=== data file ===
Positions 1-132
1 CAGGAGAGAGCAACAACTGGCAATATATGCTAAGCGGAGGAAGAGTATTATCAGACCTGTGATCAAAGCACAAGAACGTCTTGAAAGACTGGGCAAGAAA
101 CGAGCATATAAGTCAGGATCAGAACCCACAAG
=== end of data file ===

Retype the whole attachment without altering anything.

Positions 1-132
1 CAGGAGAGAGCAACAACTGGCAATATATGCTAAGCGGAGGAAGAGTATTATCAGACCTGTGATCAAAGCACAAGAACGTCTTGAAAGACTGGGCAAGAAA
101 CGAGCATATAAGTCAGGATCAGAACCCACAAG